The issues before this conference are important ones for Australia’s strategic policy.
Australia has no deeper national interest than helping to ensure that the great success story of our century — the economic transformation of Asia in the Asian Century.
And that means avoiding incidents and increases in tensions that can result in conflict, including in the South China Sea.
For Australia and the region, the stakes couldn’t be higher.
I congratulate the Australian Strategic Policy Institute on this initiative.
I welcome all the distinguished speakers and guests.
Together you represent the expertise and, I may say, the best aspirations of the nations of the East Asia Summit.
In the keynote speaker who will follow me, Professor Hasjim Djalal from Indonesia, we have someone whose long-term interest and involvement in these issues is unsurpassed, notably through the Workshop Process on Managing Potential Conflict in the South China Sea, since 1990.
A conference like this has a double importance and purpose.
Significant in itself, it can become part of the process of the avoidance of conflict.
The disputes arising in the South China Sea involve complex questions of history, territory claims, and competition for resources, national measures and international law.
In our approach, the overriding needs are foresight, awareness, knowledge and understanding.
In presenting paths along these lines, this conference can become part of the solution.
I state Australia’s position at the outset: We do not take a position on any of the competing claims, but our interest in their peaceful settlement could hardly be more direct.
We are a maritime nation as our very condition of our existence.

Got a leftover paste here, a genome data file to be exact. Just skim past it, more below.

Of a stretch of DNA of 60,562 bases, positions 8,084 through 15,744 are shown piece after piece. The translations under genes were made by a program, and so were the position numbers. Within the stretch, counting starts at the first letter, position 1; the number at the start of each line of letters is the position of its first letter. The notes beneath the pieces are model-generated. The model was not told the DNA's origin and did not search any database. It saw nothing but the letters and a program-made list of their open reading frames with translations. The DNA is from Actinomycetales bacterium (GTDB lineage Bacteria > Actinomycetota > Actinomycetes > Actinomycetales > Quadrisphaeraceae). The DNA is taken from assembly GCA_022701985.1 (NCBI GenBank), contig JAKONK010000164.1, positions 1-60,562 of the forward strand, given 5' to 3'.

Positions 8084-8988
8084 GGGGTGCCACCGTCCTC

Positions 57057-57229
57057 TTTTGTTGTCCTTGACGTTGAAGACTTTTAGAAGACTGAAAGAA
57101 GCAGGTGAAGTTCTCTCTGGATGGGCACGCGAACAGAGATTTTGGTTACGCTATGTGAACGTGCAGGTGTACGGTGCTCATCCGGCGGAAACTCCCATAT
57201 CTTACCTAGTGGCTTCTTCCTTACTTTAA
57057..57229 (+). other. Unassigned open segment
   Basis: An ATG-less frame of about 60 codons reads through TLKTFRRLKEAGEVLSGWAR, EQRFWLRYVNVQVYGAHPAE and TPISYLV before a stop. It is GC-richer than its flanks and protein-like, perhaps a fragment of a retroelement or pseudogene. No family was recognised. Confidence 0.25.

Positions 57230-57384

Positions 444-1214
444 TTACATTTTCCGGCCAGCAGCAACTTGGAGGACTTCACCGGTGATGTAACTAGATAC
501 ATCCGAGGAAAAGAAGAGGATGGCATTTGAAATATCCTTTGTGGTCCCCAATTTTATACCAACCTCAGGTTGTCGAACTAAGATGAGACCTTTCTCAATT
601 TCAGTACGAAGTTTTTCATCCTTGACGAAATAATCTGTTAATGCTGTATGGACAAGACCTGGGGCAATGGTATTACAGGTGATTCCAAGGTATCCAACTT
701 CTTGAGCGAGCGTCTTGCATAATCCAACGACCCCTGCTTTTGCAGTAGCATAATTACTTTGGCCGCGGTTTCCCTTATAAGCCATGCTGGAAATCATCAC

More than 90 per cent of our merchandise trade goes and comes by sea.
Two thirds of it moves across the South China and East China Seas.
Our continuing objective is to maintain and strengthen the peace and stability of the region based on international law.
The Australian perspective today encompasses the most dynamic region in the world — the vast region of the Pacific and Indian Oceans.
The Indo-Pacific represents the centre of gravity of Australia’s economic and strategic interests.
It includes nine of our top trading partners.
By thinking in Indo-Pacific terms, we embrace our largest trading partner, China, our long established partnership with Japan, and our key strategic ally the United States, while reinforcing India’s role as a strategic partner for Australia.
It brings in the big growth economies of South Korea and Vietnam, and the trade and diplomatic weight of ASEAN, with Indonesia at the centre.
Thinking in Indo-Pacific terms benefits the world’s only nation surrounded by both these great oceans.
Yet it has been a long time coming.
When we remember our preoccupations of barely 40 years ago, the Indo-Pacific concept represents a revolution, and I believe, a liberation in our strategic thinking.
We have come to mature terms with our place in Asia.
So Australia has become familiar with the need for new ways of looking at the region and the world.
Our capacity for new thinking has grown through the work of Australian organisations represented in this room.
As well as this institute, we draw on the Australian National Centre for Ocean Resources and Security at Wollongong University, the Royal Australian Navy’s Sea Power Centre and the Australian Hydrographic Service.
So, in matters of maritime governance, we are well equipped for new thinking, fresh approaches, better ways of anticipating and averting conflict.
And for sharing ideas with the region.